What are the characteristics of a right? A right is an absolute and exclusive claim to something. “Absolute” because you cannot partially have a right to something. You either have a right to it wholly or not at all. “Exclusive” because that which you have a right to no one else can claim a right to. A right defines something that you are entitled to (there really is a proper use of that word). You do not need anyone’s permission to exercise a right. No one can charge you a fee for exercising it. No government can regulate it. You are entitled to exercise rights without interference by or permission from anyone.

Consider the right to life. Is your right to life absolute or do you only have a right to live under certain conditions? Do you have an exclusive right to live your own life or do others have some partial right to your life? Are you entitled to live, or do other people have a right to charge you a fee in return for allowing you to live? Can any government pass a law or regulation qualifying your right to life?

There are different kinds of rights, based upon their origins. Legal rights derive from a contract. While these rights originate with the consent of others, such as your right to a house that you have purchased, that right nevertheless takes on all of the characteristics described above once you have acquired it. The corresponding responsibility to the right of ownership of the house is the obligation to pay for the house. Your responsibility to pay derives from the contract you entered into. You are obliged to pay because you have consented to pay in exchange for the right to the property previously owned by the seller.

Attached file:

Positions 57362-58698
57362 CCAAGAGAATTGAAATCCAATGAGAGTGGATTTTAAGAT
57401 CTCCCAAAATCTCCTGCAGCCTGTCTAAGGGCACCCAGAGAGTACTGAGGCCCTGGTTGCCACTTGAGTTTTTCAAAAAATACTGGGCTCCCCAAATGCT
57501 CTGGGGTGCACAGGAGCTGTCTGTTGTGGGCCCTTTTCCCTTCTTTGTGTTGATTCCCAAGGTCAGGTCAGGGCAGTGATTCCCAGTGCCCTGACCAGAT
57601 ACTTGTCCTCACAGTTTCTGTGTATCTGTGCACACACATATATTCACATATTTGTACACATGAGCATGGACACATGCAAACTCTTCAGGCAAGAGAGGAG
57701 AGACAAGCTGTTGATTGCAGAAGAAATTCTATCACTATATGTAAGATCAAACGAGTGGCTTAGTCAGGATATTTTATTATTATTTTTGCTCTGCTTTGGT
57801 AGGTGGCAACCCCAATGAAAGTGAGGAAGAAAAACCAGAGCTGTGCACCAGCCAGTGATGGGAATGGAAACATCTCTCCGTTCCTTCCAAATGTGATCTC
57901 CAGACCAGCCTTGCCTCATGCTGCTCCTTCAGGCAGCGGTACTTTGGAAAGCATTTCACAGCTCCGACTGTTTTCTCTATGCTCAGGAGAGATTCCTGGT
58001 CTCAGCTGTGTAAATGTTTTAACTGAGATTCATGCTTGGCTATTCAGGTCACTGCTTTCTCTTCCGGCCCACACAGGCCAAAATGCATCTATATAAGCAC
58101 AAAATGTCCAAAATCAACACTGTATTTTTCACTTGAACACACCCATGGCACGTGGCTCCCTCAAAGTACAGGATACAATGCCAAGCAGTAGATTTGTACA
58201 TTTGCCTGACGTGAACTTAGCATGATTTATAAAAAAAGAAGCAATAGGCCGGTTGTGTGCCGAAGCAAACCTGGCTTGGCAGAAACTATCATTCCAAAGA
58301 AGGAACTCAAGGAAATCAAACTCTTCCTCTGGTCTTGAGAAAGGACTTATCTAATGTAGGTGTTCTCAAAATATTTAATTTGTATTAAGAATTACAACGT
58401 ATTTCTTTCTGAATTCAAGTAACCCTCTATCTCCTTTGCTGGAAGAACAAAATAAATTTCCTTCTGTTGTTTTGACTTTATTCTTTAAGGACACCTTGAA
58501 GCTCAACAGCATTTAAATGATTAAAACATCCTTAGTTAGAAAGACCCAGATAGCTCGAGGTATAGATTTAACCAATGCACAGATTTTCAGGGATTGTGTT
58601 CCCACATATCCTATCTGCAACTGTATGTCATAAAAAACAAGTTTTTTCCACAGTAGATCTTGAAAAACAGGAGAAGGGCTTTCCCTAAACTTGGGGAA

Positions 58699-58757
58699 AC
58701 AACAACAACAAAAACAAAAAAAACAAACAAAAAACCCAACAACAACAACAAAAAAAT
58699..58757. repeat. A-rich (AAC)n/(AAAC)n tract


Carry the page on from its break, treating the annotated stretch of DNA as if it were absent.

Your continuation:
Natural rights are inherent in each person. These do not originate with the consent of others, but are part of and inseparable from our humanity. They cannot be taken away. Even if they are violated, they nevertheless remain. When we recognize something to be “wrong,” it is usually the violation of some kind of right. However, when we recognize something as “evil,” it is invariably the violation of a natural, inalienable right.

Next, let us consider “responsibilities.” A responsibility is something that you are obliged to do. It is an obligation that you must fulfill in order to comply with a moral or legal code. Responsibilities do not always conform to our wishes. We may prefer to do one thing, but have the responsibility to do another. Responsibilities are actions that we are compelled to do, either by religious doctrine, our own consciences, or other people.

This raises the question: When is the use of violence justified in compelling someone to fulfill their responsibilities? Can violence or the threat of violence be used in enforcing all responsibilities? Obviously not. There are some responsibilities that cannot be enforced by other people at all.